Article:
Between 1926 and 2018, the S&P 500 experienced double-digit annual losses only 11 times. Not only did the market recover, but the index has never permanently lost ground in any rolling 15-year period during that time frame.1
While past performance is no guarantee of future results, that bit of history is good for stock investors to keep in mind in the wake of recent market volatility. Here’s another factor to consider: Major stock movements in the market may not be reflective of what’s in your specific portfolio.2 In fact, if you’ve planned effectively, your portfolio is likely well diversified and aligned with your long-term goals. When you assemble a portfolio built for the long-term, those day-to-day fluctuations shouldn’t be a major concern, and they generally do not have a significant, long-term impact. If you’d like to review your current asset mix to determine if it’s designed to withstand market volatility going forward, please give us a call.
One trend gaining traction in portfolio construction is factor-based investing. This tactic analyzes stock characteristics associated with either higher returns or lower risk, by evaluating factors such as momentum, value and size. Some wealth managers see this as a way to enable better portfolio construction and risk management. Morningstar reports that investors currently hold nearly $800 billion in nearly 1,500 factor-based exchange-traded products.3
Another new development that may impact the stock market is the current U.S. trade war with China. Morgan Stanley projects that the recent collapse in trade negotiations and subsequent tariff hikes on Chinese products may edge the world economy closer to recession. In this scenario, the wealth manager anticipates that the Federal Reserve would drop the federal funds rate back to zero within a year.4
Wall Street also is keeping its eye on tensions with Iran. Even a minor confrontation could spur a hike in oil prices given the current tight supply line. One stock analyst pointed out that events in the energy industry (e.g., 1973 Saudi oil embargo, 1979 Iran revolution, 1990 Iraq invasion of Kuwait, the overthrow of Saddam Hussein in 2002-03) have terminated more periods of global economic expansion than any other type of event throughout the last 40 years.5
If you’re paying attention to corporate investments, you may be interested to know that many are still engaging in stock buybacks thanks to a lower corporate tax rate. Despite the fact that tax reform proponents claimed the lower rate would incentivize companies to reinvest in growth and expansion, that theory hasn’t panned out yet. In the first three quarters of 2018, stock buybacks increased by 52.6 percent whereas capital investment rose by only 8.8 percent. However, what may be bad news for job seekers could be fortunate news for investors. Buybacks reduce the number of outstanding shares of a company, which boost the earnings per share and typically lead to higher stock prices.6
However, there is another development on the horizon that is designed to get companies to focus more on long-range planning rather than short-term price hikes. The Long-Term Stock Exchange (LTSE), which recently received a nod of approval from the Securities and Exchange Commission, could provide another investment platform. Still months away from a launch with guidelines in the works, the objective of the LTSE is to reshape incentives for the next generation of public companies so that they can focus on the long term. In other words, the LTSE would host a platform for companies committed to implementing long-range plans rather than reacting to quarterly earnings expectations.7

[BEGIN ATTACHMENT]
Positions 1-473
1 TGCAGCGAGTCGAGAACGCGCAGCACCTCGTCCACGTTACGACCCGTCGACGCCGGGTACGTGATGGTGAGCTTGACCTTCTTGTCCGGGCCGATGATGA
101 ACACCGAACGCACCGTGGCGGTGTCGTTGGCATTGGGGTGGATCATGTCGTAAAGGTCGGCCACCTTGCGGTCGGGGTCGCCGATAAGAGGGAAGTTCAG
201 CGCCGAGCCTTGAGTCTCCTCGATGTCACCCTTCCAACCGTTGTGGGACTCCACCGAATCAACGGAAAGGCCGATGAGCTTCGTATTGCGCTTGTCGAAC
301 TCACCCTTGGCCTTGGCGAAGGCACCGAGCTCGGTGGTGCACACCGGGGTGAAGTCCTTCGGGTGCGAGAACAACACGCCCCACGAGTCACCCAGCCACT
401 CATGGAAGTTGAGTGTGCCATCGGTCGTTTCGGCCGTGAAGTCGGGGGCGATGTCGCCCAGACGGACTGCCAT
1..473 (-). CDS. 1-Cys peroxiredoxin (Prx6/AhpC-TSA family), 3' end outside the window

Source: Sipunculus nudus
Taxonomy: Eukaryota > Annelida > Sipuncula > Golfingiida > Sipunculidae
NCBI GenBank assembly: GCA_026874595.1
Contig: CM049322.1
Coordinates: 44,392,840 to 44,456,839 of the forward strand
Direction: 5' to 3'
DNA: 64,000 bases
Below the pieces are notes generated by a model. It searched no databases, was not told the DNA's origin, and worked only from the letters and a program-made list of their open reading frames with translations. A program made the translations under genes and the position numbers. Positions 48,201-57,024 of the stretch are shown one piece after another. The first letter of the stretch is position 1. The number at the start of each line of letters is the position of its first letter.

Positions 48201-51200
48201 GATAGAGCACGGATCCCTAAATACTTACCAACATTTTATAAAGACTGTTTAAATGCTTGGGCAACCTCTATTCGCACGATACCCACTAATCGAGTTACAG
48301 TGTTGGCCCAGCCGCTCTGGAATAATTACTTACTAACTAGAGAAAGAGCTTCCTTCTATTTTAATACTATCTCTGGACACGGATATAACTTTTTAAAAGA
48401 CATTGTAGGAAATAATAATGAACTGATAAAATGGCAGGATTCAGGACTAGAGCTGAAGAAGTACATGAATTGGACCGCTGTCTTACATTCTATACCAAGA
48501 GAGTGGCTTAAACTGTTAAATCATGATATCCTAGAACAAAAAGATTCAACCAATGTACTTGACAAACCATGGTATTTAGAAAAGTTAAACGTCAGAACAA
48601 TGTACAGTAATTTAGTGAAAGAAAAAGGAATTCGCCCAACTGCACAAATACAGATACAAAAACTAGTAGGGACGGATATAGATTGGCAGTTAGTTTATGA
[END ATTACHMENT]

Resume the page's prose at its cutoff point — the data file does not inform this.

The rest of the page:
Content prepared by Kara Stefan Communications.
1 T. Rowe Price. May 15, 2019. “3 Steps to Take When Markets Become Volatile.” https://www.troweprice.com/personal-investing/planning-and-research/t-rowe-price-insights/retirement-and-planning/personal-finance/3-steps-to-take-when-markets-are-volatile0.html. Accessed May 20, 2019.
3 Jeff Benjamin. Investment News. May 18, 2019. “The growth of factor-based investing.” https://www.investmentnews.com/article/20190518/FREE/190519942/the-growth-of-factor-based-investing. Accessed May 20, 2019.
4 Yahoo Finance. May 20, 2019. “Full blown trade war will push world towards recession - Morgan Stanley.” https://finance.yahoo.com/news/full-blow-trade-war-push-153826217.html. Accessed May 20, 2019.
5 William Watts. Marketwatch. May 16, 2019. “Are stock-market investors complacent about Iran?” https://www.marketwatch.com/story/are-stock-market-investors-ignoring-iran-just-like-they-ignored-china-2019-05-15. Accessed May 20, 2019.
6 Knowledge@Wharton. May 14, 2019. “Have Stock Buybacks Gone Too Far?” https://knowledge.wharton.upenn.edu/article/have-stock-buybacks-gone-too-far/. Accessed May 14, 2019.
7 Annie Gaus. TheStreet.com. May 18, 2019. “Stock Exchanges in Need of Reform. Is the Long-Term Stock Exchange the Answer?” https://www.thestreet.com/investing/stocks/stock-exchanges-need-reform-ltse-the-answer-silicon-valley-14964363. Accessed May 20, 2019.
We are an independent firm helping individuals create retirement strategies using a variety of insurance and investment products to custom suit their needs and objectives. This material is intended to provide general information to help you understand basic financial planning strategies and should not be construed as financial advice. All investments are subject to risk including the potential loss of principal. No investment strategy can guarantee a profit or protect against loss in periods of declining values.
The information contained in this material is believed to be reliable, but accuracy and completeness cannot be guaranteed; it is not intended to be used as the sole basis for financial decisions. If you are unable to access any of the news articles and sources through the links provided in this text, please contact us to request a copy of the desired reference.